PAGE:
Freestanding gas-powered models work basically like this: the round section of firewood which has been cut to stove length, or “bucked up,” fits onto the table or cradle. The motor drives a hydraulic cylinder, which closes the gap between a cast-metal wedge and a vertical plate on the other end of the table, and splits the wood between them. On most of these models, the wedge moves towards a stationary plate, but a few manufacturers do it the other way around, with a traveling push plate and a stationary wedge. Either way, it is operated with ease by a handle on the side of the splitter.
The moving part travels fairly slowly on most standard mid-range models. That is probably a good thing safety-wise for the forward motion, but it can be tedious on the return. Half of my wood-splitting time is spent waiting for the wedge to retract enough to begin the next cut.
At a fair a few years ago I happened upon a salesman demonstrating a flywheel-type gas-powered splitter, also called a kinetic splitter. I was so astonished at the speed with which the wedge retracted that I watched the demo over and over, and eagerly gathered up a handful of promotional materials.
“He had you at three-and-a-half second return,” my husband joked. But when I checked out the dealership website later, I suffered a little sticker shock. The equipment is fast—and mostly on the return cycle, where it is less of a safety issue and more of a time-saving one—and by design is also super-efficient, but it is expensive. Lower-end models start at higher prices than most standard models and go up quickly, but are nonetheless the perfect choice for many homesteads.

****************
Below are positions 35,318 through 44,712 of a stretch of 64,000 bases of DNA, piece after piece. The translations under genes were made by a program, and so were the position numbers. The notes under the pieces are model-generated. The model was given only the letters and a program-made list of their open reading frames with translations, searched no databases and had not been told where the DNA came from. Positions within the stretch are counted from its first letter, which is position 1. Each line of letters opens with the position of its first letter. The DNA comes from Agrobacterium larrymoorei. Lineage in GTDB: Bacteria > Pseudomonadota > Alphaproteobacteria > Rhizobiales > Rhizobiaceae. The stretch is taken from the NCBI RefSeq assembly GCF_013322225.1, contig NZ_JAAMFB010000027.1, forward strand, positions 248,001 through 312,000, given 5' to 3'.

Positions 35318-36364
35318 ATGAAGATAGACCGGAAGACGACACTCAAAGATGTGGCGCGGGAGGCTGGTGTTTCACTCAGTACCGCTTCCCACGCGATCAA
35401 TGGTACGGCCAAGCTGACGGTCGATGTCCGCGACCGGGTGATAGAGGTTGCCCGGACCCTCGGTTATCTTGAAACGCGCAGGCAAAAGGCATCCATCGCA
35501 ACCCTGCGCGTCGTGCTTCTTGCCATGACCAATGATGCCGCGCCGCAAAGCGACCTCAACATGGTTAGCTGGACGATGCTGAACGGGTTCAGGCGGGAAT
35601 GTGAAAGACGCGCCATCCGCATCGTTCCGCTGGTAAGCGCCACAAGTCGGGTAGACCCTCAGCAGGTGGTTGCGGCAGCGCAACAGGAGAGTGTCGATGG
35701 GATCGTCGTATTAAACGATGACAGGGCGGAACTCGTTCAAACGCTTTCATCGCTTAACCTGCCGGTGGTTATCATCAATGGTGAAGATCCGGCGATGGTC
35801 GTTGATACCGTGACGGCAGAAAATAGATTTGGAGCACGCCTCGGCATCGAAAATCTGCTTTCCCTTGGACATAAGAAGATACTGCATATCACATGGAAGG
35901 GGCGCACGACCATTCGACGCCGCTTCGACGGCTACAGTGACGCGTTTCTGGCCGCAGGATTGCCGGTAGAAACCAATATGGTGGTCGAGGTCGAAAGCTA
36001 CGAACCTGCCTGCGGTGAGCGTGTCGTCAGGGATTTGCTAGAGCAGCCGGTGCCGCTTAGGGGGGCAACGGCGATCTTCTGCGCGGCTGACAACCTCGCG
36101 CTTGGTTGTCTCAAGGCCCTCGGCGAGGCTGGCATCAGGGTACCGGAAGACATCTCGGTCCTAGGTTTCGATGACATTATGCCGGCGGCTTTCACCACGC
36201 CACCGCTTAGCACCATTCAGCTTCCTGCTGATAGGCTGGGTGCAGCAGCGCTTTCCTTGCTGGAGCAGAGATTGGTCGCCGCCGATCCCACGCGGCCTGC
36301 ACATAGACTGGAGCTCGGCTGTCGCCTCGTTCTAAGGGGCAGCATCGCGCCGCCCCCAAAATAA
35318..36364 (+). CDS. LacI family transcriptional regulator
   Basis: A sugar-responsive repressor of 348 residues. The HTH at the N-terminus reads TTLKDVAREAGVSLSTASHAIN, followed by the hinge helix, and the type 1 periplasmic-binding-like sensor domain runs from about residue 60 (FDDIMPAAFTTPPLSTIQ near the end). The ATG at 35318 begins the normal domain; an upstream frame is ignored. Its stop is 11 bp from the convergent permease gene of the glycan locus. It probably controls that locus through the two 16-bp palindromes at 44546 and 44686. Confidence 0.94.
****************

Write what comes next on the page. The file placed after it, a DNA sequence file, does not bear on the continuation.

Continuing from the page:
The range for attachment-type splitters is similar to that of freestanding models. These types do not have their own power source, but instead attach to other equipment for power. Most of the attachment types are made for tractors, but a few are made for skid-steers as well.
Ton for ton of maximum force, attachment types cost less to buy. However, it is a little more complicated than that, because splitter performance depends upon the power equipment’s hydraulic capacity, as well. It is important to assess the capability of your tractor or skid-steer before committing to a splitter attachment, and asking your dealer or repairperson is a great idea if you are unsure of how to match the right model attachment to your tractor or skid-steer.
If you have the equipment necessary to operate an attachment type splitter already, that may well be the best way to go.
Nearly all splitters operate in either horizontal or vertical mode and can be easily changed from one to the other. There is no right or wrong, but merely whatever the user is comfortable with and is able to do. Larger logs can more easily be slid under the wedge with the splitter in the vertical position, but smaller pieces can be done either way.
Brand names are something to be considered. On freestanding types, the manufacturer of the engine is particularly important to some, and can have a significant impact on the price, as well. If you have a favorite engine maker and are willing to pay a little extra for it, go ahead and do so.
If you are unfamiliar with splitter operation, it is crucial to seek instruction and guidance as part of your shopping experience. All types of splitters are powerful machines and can cause severe injury if used incorrectly.
Large or small, manual or full-feature, freestanding or attachment — there are a lot of wood splitters to choose from and many decisions to make when making a purchase. A careful assessment of your needs, skills and budget can help you choose the best possible equipment for you and your homestead, and will help you keep your family warm in winter for years to come.
What advice would you add on buying a log/wood splitter? What type do you own? Share your thoughts in the section below: